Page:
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PETERBOROUGH, NH – The Executive Council refused to confirm David Mara, Manchester’s former police chief, to become an assistant attorney general to take over duties at the Hillsborough County Attorney’s Office at its Wednesday meeting in Peterborough.
The council’s tie vote 2 to 2 means Mara will not be confirmed to the $96,425 position. But the other attorney who will work in the Hillsborough County office training prosecutors, David Rotman, was confirmed on a unanimous vote.
Democrats Andru Volinsky and Debora Pignatelli voted against Mara and Michael Cryans abstained, according to Russell Prescott, who along with Ted Gatsas, Manchester’s former mayor, voted yes on Mara. Prescott and Gatsas are both Republicans.
At its regular meeting, the council also approved the nomination of Dianne Martin as chairman of the Public Utilities Commission and approved the state’s consumer advocate Don Kreis to a second term.
The discussion over Mara became a matter of conflict, Prescott said.
“I thought Mara would be good because he was chief in Manchester and Portsmouth and would already have the respect of the police chiefs,” Prescott said.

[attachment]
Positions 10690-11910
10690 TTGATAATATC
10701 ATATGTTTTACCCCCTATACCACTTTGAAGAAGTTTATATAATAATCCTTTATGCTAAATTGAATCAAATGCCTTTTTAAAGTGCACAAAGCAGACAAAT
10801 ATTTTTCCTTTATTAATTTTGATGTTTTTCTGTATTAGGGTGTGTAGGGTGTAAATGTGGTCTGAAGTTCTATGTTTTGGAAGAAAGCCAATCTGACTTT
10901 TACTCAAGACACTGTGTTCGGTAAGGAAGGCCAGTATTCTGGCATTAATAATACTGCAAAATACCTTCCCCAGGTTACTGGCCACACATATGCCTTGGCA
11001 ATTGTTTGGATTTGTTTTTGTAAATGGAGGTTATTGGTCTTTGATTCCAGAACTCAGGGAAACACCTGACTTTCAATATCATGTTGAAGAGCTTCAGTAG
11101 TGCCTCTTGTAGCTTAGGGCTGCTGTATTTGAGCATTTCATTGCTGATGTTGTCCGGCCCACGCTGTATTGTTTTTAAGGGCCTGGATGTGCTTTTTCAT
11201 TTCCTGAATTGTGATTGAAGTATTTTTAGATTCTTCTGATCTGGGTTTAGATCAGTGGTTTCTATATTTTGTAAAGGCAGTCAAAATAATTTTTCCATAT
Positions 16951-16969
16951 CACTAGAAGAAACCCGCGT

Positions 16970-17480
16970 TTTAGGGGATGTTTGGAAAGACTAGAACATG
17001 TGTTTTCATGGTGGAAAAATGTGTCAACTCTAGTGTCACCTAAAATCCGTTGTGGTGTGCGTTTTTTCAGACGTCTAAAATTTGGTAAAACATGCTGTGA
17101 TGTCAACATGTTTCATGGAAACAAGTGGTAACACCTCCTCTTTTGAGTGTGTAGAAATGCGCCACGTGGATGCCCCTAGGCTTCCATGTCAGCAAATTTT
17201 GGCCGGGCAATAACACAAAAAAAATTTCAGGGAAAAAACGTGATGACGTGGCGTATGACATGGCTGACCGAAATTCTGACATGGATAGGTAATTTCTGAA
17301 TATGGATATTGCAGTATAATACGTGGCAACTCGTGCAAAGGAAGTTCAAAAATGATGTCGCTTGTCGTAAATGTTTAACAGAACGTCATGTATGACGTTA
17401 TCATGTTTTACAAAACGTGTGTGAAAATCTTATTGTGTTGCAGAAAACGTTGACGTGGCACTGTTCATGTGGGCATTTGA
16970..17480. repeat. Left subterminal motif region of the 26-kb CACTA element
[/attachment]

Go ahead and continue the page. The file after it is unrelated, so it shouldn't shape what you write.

Pignatelli and Volinsky were not immediately available to comment after the meeting.
The Union Leader quoted Pignatelli saying the Hillsborough County Attorney’s office has long been in disarray going back to Dennis Hogan. “It was an extremely dysfunctional office when (Conlon) took over,” Pignatelli said.
Earlier this month, Attorney General Gordon MacDonald said Mara would take over the criminal cases in the Hillsborough County Attorney’s office. County Attorney Michael Conlon refused MacDonald’s call to step down and has been critical of the takeover by the Attorney General’s Office. Conlon was elected as a Democrat.
The Attorney General’s Office first had problems with Conlon’s predecessor Dennis Hogan and Conlon says he has been working hard to correct the problems. Democrats have criticized the attorney general for taking no action until after Conlon beat Hogan, a Republican who was also inexperienced when first elected.
But Deputy Attorney General Jane Young insisted during a recent press conference that Conlon refuses to implement the changes she has suggested and is simply unaware of what is going on in several high-profile case. Young was clear during the news conference that she is tired of questions asking if the office is acting out of politics.
“We are veteran prosecutors. All of us came from county attorneys offices, We have tried misdemeanor to homicide cases. We are not politicians and we do not do things for political reasons…
“To say that is an insult to us and to our office that we are asked that question. We need it to stop,” Young said.
Young didn’t respond to questions emailed to her Wednesday.